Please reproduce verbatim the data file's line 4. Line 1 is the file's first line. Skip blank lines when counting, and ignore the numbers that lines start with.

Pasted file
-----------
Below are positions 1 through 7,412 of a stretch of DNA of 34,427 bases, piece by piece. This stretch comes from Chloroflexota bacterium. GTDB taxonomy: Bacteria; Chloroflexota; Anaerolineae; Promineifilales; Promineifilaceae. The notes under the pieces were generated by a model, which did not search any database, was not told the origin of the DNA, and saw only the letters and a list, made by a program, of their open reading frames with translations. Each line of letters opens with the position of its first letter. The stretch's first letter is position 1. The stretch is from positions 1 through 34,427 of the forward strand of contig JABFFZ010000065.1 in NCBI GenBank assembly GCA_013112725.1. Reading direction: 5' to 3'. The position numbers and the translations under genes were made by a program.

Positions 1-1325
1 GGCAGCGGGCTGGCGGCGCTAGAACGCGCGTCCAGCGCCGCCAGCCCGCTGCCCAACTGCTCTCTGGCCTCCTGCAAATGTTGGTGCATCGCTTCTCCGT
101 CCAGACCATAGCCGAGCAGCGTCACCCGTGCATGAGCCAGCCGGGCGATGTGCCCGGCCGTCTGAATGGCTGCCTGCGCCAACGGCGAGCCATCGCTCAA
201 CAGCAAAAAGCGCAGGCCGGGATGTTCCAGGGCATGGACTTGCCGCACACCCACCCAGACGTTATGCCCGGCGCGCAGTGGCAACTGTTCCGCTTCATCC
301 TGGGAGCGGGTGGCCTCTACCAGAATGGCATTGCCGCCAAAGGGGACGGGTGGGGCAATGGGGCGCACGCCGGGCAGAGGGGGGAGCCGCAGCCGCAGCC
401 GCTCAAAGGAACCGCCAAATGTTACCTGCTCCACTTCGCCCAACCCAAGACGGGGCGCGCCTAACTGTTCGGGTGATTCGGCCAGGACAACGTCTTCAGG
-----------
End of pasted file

101 CCAGACCATAGCCGAGCAGCGTCACCCGTGCATGAGCCAGCCGGGCGATGTGCCCGGCCGTCTGAATGGCTGCCTGCGCCAACGGCGAGCCATCGCTCAA